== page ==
The British invasion of the Waikato resulted in the Whakatōhea iwi lending their support to anti-British forces. In 1864 a war party was sent to assist the related Ngāi Te Rangi tribe, who had defeated the British at Gate Pā, but while making their way along the coast the war party was attacked by combined British and Te Arawa forces. The paramount chief of the Whakatōhea, Te Aporotanga, was taken prisoner and then executed by the wife of an Arawa chief who had been killed in the battle. While this action was compatible with ancient Māori custom, the fighting had hitherto been conducted according to Christianised rules of engagement, and this was accordingly taken as a sign that the British were no longer to be considered as a civilised enemy.[25]

In accordance with Māori custom, utu (revenge) was taken by killing the missionary Völkner, who had been recruited as an agent by the British Governor, Sir George Grey, and who had been transmitting secret reports.[26] The so-called "Volkner Incident" resulted in the invasion of Ōpōtiki by British forces in 1865.[27] Within a few years the Ōpōtiki district had been settled by military settlers, and the Maori tribes had been confined to villages with little land attached. A desultory guerilla war followed, led by Whakatōhea chief Hira te Popo and Tuhoe chief Eru Tamaikowha, but they eventually surrendered and were given amnesty.[28]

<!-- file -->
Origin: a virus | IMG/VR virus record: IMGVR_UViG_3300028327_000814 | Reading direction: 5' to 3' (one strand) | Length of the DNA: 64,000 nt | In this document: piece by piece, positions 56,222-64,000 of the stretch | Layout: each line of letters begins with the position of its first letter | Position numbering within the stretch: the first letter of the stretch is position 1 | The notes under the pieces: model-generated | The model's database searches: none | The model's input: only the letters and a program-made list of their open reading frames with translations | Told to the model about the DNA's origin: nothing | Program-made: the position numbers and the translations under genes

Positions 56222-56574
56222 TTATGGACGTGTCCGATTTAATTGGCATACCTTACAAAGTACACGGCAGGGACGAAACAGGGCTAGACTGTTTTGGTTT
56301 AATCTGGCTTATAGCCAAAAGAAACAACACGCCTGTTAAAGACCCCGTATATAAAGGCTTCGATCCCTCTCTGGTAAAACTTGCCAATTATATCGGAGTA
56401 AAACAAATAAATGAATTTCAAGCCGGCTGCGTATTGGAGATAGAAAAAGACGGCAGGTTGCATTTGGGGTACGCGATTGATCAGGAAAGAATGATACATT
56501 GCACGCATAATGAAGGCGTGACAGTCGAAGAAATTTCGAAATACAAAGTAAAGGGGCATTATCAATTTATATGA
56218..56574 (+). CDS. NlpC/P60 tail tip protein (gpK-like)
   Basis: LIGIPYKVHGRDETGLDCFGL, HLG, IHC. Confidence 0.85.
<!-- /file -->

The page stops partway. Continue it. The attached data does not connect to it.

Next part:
Warfare again erupted in 1870 when the guerilla chief Te Kooti shifted his operations to the area. For a few years he and his followers lived in the rugged Te Wera area in the extreme southwest of the Ōpōtiki district.[29] After an amnesty was granted he eventually moved to Ohiwa Harbour on the coast between Ōpōtiki and Whakatāne where he later died.[30]

Recent history[edit]

Ōpōtiki's Church Street, ca. 1920s.

When peace eventually came to the district, most of the cultivable land had been taken by British settlers and was converted to sheep and cattle (later dairy) farming. By the end of the nineteenth century a generation of both settlers and Māori had grown up together and there was some form of accommodation including intermarriage. The district lost men to the two World Wars, but an even greater blow was the Spanish flu pandemic of 1918–1919 which devastated small villages.[31]

Because of the relatively small area of cultivable hinterland and a treacherous harbour entrance, early hopes of Ōpōtiki town becoming a major centre for the Bay of Plenty were dashed. During the twentieth century the town suffered from repeated shifts of businesses and local government to Whakatāne, a situation which has only begun to reverse very recently with increasing population. Major floods in the 1950s and 1960s led to the protection of the town by levees (‘stopbanks’) which have successfully prevented any further inundations. A major boost to prosperity occurred with the kiwifruit boom of the late twentieth century. Mussel farming is the next project for develop the town alongside kiwifruit and bike riding in the Motu trail becoming popular with locals and tourists.[32]